EUNICE — Email bantering over the weekend left Eunice’s gross receipts tax revenue still in question, with possible legal action in the works.
The $158,617.96 withheld from the small Lea County city’s April distribution remains unexplained, with state officials claiming no legal reason to explain it.
Eunice’s budget is based on a pandemic-reduced monthly estimated revenue of $300,000 after a previous fiscal year average of more than $420,000 per month. Actual GRT revenue from July through March, the current fiscal year, has averaged a little less than $270,000 per month.
Municipalities in New Mexico depend on GRT revenue for operating expenses, revenue that comes from consumers through retailers who pay the tax to the state. It takes two months after a taxable sale for revenue to reach city coffers.
The New Mexico Taxation and Revenue Department’s governmental liaison David Monteith responded in an email to a letter from the city’s attorney, Tommy Parker, citing the state statute that was revised by the New Mexico Legislature after a previous legal battle between Eunice and the TRD.
“In this matter, the Department is not recovering a ‘recoverable amount’ and there was no requirement to allow for any inspection,” Monteith said. “That is, refund claims and lack of a taxpayer payment gave rise to the withholding of revenues, but they did not trigger the statutory provision for notification because the withholding was not a ‘recoverable amount.’”
Parker countered by email with a reminder to Monteith that he indicated to City Manager Jordan Yutzy in a telephone call on April 21 that the recovered amount was the result of an amended return.
“You recognized at that time that there was a requirement to give notice to the City of Eunice,” Parker told Monteith in his email. “Furthermore, when you spoke to Jordan Yutzy, you told him that you had looked up the matter and that an anonymous taxpayer had filed an Amended Return on March 16, 2021, which caused the adjustment. This is the reason the City of Eunice is demanding the right to inspect the Amended Return. Contrary to your statement, this is clearly a ‘recoverable amount’ under Section 7-1.6.15 (the disputed section of law).”
Yutzy told the News-Sun on Monday a court document has been written and he expects Parker to file it as a request for injunction in Fifth Judicial District Court in Lovington on Wednesday if the issue remains unresolved.
“So far, we don’t have our money. We’re moving forward,” Yutzy said, noting he also has spoken with the New Mexico Municipal League and learned other small cities, especially in southwestern New Mexico, have had the same problems.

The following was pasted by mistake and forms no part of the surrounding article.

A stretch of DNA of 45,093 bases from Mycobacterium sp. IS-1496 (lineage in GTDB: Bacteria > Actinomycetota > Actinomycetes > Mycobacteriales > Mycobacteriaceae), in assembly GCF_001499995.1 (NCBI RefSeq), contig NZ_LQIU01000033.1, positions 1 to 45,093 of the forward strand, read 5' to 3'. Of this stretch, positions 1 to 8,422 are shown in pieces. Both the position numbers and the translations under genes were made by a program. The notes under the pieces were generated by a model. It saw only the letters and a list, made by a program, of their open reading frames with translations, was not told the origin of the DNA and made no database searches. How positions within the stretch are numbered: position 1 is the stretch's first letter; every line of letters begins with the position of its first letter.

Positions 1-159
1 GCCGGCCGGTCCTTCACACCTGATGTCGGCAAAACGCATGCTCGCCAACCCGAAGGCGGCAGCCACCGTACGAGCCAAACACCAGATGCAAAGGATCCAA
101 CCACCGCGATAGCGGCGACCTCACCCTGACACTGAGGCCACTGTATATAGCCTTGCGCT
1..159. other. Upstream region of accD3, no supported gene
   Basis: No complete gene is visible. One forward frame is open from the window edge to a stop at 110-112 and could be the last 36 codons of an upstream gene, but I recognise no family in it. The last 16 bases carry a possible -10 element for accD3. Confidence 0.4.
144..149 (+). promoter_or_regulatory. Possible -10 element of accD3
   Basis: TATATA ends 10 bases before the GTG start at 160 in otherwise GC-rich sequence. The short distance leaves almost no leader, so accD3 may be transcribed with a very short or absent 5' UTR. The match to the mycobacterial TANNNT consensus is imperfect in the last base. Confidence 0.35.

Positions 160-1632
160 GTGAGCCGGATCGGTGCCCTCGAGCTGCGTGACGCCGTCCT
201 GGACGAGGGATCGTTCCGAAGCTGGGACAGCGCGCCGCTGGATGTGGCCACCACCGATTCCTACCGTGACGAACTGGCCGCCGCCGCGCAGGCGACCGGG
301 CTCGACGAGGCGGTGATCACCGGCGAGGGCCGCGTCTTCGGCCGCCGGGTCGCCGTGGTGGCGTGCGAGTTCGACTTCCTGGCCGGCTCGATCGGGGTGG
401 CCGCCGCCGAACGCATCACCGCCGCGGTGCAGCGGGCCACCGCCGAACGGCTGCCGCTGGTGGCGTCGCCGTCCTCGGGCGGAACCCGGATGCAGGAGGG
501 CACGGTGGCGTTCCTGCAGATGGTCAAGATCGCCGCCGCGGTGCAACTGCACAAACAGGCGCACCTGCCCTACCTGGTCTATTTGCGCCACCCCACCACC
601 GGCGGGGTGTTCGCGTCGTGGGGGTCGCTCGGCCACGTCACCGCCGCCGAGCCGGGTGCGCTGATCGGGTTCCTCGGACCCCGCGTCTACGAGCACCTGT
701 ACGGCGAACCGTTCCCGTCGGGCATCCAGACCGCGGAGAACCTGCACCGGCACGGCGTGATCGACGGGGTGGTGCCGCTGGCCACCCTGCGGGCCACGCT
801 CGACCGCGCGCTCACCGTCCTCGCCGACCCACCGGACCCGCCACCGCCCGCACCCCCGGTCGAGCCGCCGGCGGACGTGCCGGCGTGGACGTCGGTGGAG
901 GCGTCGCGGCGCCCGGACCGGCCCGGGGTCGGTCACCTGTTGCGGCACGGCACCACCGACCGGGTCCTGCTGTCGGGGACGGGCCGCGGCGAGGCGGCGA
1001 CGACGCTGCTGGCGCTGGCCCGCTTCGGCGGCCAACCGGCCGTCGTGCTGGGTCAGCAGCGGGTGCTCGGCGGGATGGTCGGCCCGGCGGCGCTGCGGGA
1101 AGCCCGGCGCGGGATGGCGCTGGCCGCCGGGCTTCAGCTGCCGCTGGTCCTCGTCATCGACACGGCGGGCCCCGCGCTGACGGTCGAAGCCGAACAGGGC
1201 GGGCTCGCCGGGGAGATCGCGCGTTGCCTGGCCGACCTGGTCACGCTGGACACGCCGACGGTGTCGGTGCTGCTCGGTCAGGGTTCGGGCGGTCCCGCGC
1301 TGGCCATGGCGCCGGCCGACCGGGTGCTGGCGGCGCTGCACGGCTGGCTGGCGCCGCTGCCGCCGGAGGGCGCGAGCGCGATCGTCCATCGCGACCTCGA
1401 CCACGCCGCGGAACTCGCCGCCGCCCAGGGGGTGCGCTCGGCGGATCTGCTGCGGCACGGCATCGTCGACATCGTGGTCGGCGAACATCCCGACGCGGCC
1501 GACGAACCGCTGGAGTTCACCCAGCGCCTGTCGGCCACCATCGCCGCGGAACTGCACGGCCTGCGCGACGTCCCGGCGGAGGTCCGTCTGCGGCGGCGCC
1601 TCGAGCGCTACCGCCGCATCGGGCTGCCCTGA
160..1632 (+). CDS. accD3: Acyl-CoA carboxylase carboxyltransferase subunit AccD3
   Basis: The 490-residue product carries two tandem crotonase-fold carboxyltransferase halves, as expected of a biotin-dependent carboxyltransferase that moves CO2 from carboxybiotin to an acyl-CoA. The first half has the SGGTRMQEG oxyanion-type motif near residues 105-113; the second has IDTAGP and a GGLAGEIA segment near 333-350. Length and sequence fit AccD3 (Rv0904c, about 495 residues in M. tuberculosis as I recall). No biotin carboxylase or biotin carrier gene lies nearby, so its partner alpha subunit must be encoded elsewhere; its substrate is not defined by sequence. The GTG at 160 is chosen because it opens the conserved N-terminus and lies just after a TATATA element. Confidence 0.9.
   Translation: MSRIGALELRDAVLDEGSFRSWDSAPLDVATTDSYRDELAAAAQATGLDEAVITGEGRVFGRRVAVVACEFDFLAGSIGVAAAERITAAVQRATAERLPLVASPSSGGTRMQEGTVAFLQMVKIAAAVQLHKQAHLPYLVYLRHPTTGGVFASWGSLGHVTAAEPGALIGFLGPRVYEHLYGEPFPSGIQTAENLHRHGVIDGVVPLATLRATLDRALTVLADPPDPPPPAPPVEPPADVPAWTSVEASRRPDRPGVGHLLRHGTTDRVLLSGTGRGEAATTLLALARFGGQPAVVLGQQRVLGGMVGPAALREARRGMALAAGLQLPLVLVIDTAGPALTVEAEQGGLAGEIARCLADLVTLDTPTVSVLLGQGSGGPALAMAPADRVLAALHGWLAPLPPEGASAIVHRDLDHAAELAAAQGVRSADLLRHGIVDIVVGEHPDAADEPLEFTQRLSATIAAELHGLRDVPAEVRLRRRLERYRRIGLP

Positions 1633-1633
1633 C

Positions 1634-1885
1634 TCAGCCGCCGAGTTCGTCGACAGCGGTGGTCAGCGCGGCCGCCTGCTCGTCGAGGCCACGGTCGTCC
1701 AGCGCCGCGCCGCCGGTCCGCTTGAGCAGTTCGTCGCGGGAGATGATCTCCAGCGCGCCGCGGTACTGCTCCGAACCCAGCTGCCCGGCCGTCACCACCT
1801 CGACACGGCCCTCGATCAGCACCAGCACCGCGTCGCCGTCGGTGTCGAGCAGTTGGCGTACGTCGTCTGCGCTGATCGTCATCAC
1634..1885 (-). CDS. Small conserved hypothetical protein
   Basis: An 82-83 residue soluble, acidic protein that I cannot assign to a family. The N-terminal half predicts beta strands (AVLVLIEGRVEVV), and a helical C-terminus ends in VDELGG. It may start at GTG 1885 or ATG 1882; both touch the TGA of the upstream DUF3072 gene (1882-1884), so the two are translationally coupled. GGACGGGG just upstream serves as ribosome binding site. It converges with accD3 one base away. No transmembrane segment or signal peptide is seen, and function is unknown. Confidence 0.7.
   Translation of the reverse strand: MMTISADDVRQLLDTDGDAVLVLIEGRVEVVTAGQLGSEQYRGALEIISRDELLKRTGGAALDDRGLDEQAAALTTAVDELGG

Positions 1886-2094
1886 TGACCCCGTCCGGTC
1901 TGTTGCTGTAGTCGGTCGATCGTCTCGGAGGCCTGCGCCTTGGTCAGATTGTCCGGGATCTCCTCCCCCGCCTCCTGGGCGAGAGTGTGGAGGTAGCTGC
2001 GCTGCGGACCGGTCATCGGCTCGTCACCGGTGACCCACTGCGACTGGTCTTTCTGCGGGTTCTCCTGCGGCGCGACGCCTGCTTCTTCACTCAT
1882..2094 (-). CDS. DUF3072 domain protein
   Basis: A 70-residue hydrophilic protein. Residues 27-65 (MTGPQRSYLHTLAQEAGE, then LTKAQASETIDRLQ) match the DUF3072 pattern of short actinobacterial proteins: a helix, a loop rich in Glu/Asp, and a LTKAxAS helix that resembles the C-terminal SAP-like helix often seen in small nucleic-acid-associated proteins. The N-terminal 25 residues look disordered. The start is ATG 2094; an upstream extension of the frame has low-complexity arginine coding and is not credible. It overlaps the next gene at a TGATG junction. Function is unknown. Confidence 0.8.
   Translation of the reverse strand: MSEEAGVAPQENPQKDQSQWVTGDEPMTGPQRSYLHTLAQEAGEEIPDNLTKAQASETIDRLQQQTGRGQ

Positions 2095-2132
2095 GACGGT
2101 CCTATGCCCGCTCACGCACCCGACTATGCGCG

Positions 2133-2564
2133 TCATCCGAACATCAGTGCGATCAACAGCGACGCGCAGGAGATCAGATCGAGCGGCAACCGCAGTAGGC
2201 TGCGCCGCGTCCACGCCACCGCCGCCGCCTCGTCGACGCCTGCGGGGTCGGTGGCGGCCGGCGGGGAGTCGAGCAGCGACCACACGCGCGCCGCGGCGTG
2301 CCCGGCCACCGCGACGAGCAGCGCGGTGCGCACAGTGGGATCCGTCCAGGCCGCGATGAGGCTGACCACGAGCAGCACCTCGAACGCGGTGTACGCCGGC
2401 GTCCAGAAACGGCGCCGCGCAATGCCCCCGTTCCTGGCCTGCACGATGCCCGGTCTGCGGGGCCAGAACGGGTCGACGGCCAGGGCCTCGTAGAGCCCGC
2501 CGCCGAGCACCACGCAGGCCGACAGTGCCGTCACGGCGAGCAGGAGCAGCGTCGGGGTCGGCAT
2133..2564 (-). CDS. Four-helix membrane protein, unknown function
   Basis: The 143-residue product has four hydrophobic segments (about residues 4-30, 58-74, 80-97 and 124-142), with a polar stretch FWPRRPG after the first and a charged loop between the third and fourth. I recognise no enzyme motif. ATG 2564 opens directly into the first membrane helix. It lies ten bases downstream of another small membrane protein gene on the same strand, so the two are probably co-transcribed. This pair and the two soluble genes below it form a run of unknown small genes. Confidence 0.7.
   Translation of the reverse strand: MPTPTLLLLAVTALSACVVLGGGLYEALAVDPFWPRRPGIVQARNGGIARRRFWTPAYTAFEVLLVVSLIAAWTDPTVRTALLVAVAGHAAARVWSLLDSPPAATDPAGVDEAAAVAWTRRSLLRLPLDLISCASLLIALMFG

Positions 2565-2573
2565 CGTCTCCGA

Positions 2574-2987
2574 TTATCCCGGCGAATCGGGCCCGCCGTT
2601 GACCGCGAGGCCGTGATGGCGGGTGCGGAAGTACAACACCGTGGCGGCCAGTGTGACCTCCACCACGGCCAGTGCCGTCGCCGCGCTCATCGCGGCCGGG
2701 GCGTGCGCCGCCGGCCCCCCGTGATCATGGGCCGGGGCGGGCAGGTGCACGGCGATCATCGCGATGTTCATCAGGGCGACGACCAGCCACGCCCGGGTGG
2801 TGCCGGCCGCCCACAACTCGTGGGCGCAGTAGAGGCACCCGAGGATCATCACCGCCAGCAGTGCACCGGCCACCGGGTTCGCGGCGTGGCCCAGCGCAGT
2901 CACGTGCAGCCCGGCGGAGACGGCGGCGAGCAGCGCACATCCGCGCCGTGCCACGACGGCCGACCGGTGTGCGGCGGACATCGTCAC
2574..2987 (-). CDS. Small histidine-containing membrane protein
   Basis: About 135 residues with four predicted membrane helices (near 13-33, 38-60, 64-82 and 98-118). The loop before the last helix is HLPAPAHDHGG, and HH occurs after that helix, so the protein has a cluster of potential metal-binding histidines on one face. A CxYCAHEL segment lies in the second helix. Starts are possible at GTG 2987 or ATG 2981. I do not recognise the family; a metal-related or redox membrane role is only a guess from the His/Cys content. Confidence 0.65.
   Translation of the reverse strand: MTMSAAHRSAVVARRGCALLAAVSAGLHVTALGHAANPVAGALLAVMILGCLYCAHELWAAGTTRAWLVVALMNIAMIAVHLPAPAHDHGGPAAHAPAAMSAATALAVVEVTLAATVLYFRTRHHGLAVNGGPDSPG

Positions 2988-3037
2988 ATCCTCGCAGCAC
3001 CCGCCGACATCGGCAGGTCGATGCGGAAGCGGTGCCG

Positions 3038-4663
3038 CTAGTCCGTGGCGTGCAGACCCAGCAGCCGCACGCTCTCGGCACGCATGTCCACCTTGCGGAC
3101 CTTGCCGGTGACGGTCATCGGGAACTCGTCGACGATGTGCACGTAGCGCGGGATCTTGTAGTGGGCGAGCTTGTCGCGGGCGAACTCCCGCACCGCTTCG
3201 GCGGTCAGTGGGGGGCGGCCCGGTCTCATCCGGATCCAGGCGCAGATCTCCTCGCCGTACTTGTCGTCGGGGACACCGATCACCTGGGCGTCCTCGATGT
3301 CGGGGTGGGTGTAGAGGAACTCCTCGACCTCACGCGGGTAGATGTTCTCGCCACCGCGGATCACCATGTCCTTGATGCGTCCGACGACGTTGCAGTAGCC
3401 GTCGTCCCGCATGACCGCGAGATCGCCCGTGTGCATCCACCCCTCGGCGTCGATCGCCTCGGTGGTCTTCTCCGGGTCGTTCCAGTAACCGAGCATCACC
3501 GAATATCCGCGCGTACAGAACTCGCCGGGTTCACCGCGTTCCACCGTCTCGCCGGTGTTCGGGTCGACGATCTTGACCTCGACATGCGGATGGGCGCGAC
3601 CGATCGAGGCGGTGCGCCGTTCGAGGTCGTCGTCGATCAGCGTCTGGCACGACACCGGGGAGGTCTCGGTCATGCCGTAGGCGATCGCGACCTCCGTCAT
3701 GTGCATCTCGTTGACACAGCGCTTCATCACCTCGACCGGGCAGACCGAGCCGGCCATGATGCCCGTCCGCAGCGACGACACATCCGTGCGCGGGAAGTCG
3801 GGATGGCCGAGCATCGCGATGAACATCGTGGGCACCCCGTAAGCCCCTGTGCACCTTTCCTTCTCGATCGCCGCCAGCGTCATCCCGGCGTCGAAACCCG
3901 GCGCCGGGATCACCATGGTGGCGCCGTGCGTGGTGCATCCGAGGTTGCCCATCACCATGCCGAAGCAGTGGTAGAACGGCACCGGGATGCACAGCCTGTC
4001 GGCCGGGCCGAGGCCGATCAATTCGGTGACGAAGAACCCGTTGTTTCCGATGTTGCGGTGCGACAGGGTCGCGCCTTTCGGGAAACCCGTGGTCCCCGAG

Eunice’s previous legal battle with the TRD began in early 2013 when the state agency announced an intention to recoup $2 million in overpaid GRT distributions.
After several court appearances culminating with the state Supreme Court siding with the City of Eunice in 2016, the state Legislature changed the law, requiring TRD to allow 90 days after notifying a city or county of the need for an adjustment, allowing the city or county the opportunity to review the amended return causing the adjustment and only withholding the funds over a six-month period.
“We’re still trying to come to a peaceful solution with the state, but their response is basically saying, ‘We don’t have to tell you why we took the money out because it’s not a recoverable amount. Therefore, we don’t have to follow state law,’” Yutzy said Monday.
For comparison, while the $158,000-plus withheld from the city constitutes more than half of Eunice’s budget for a month, it’s only 4 percent of Santa Fe’s April distribution of $7,978,284.32 and less than half a percent of Albuquerque’s $36,777,917.03, according to data posted on the TRD’s website.
Parker specifically demanded the TRD allow the city to review the amended return and, if found valid, the TRD follow the provisions of the law in repayment.
“Hopefully we can reach a resolution before the City of Eunice has to start laying off city employees because of this tremendous financial shortfall. For your information, the City of Eunice has now dropped $750,000 below its projected budget for this year,” Parker wrote to Monteith. “Prior to this last adjustment, the City of Eunice was only down $441,000.”
The attorney’s email again threatens legal action but allows for resolution.
“If we cannot resolve this matter this coming week, then we will be forced to proceed with legal action in order to address concerns the City of Eunice has with how all of this has been handled by the Taxation & Revenue Department,” Parker wrote. “We hope that the Taxation & Revenue Department will work with the City of Eunice on this matter without need for litigation.”
Curtis Wynne may be contacted at .